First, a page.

One of the greatest Catholic minds of the twentieth century was a journalist, playwright, novelist, literary critic, poet, cartoonist, essayist, broadcaster, and even president of the Detection Club.
But he was also a theologian.
G. K. Chesterton, famous for defending Christian belief in his books Orthodoxyand The Everlasting Man (the latter helped to convert C.S. Lewis) could not help thinking theologically — even when he was making jokes — and his writings illuminate the profoundest religious themes.
In his hands, Christian truth is rescued from becoming a purely academic exercise. He gives us an "experience of the fullness and many-sidedness of the truth, in which the Christian can romp without a care" (Balthasar).
In fact, like Lewis, Chesterton, who was one of the great converts of the twentieth century, draws us directly into an encounter with the Word of God, showing us the faith of the Church as most of us have never seen it before. No wonder Pope Benedict XVI tells us that "in every age the path to faith can take its bearings by converts."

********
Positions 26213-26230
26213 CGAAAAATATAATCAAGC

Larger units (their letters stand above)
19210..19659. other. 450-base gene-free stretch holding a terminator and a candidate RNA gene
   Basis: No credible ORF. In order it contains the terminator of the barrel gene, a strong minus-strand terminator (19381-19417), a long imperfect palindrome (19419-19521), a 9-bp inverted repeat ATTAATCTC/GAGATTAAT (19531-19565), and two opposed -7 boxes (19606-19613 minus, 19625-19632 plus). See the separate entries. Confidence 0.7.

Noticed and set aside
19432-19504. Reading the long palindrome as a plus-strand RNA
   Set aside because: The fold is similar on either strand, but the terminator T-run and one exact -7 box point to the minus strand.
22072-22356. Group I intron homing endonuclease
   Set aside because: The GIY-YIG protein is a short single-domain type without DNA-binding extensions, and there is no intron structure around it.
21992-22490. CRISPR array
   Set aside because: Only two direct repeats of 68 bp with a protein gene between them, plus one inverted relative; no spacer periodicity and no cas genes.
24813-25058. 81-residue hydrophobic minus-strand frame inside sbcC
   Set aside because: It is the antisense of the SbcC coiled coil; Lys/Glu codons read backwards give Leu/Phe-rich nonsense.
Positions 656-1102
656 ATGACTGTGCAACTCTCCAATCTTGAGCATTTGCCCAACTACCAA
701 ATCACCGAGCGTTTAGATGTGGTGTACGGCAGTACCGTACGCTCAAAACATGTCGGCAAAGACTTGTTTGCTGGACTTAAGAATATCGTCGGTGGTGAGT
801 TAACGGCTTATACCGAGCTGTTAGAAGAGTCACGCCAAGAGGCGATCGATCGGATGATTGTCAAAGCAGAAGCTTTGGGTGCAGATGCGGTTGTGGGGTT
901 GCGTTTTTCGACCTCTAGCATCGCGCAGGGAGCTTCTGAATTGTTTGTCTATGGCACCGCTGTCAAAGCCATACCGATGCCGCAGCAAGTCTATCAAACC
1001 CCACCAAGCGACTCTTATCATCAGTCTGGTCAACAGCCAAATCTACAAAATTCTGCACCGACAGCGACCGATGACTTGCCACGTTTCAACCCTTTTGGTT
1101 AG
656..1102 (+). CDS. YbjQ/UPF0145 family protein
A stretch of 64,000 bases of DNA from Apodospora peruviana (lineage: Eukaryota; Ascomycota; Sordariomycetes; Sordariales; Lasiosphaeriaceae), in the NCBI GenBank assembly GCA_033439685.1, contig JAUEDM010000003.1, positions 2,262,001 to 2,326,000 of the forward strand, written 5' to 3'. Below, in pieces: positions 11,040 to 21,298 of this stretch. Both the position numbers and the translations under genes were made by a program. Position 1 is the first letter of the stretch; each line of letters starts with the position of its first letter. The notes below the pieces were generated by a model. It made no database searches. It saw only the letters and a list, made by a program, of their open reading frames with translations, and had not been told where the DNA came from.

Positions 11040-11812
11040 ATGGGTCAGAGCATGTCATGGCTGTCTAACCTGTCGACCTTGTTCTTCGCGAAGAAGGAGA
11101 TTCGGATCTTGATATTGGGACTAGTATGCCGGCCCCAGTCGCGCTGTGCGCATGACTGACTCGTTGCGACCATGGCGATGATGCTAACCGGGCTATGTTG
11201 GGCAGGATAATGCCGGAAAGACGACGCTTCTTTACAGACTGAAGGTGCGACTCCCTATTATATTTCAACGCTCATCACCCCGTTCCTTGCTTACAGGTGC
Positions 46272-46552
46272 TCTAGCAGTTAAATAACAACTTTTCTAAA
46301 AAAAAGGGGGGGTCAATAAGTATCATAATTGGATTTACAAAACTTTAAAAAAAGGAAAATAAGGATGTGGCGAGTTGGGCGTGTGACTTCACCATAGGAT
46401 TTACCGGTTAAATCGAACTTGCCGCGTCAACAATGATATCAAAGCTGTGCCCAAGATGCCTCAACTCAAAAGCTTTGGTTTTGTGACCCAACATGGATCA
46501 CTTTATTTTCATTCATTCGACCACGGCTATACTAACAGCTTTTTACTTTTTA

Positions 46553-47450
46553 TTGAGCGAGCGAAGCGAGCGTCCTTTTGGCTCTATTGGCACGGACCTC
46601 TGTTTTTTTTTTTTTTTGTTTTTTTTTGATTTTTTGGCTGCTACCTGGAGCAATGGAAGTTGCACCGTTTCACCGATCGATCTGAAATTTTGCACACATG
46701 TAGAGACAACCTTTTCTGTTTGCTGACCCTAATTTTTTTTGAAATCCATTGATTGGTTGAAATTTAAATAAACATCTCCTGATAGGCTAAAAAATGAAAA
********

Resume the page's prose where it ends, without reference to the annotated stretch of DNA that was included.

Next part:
But Chesterton wrote so much — literally millions of words in thousands of essays and books — that the average reader may feel daunted. There has never been one book that introduces his thoughts on God and the Church ... until now, courtesy of the wise Dominican priest, Aidan Nichols.
In these pages, Fr. Nichols has gathered the most powerful theological passages from the many works of Chesterton, and included his own concise explanations of the keen and sometimes surprising ways they illuminate the most profound questions ever asked by man.
Readers new to Chesterton as well as his lifelong fans will delight in the fresh light he sheds here on the existence of God, the nature of man, the meaning of Christ, and the universal call to holiness, which in these pages rings out as loudly as it did when G.K. Chesterton first wrote these words over a century ago.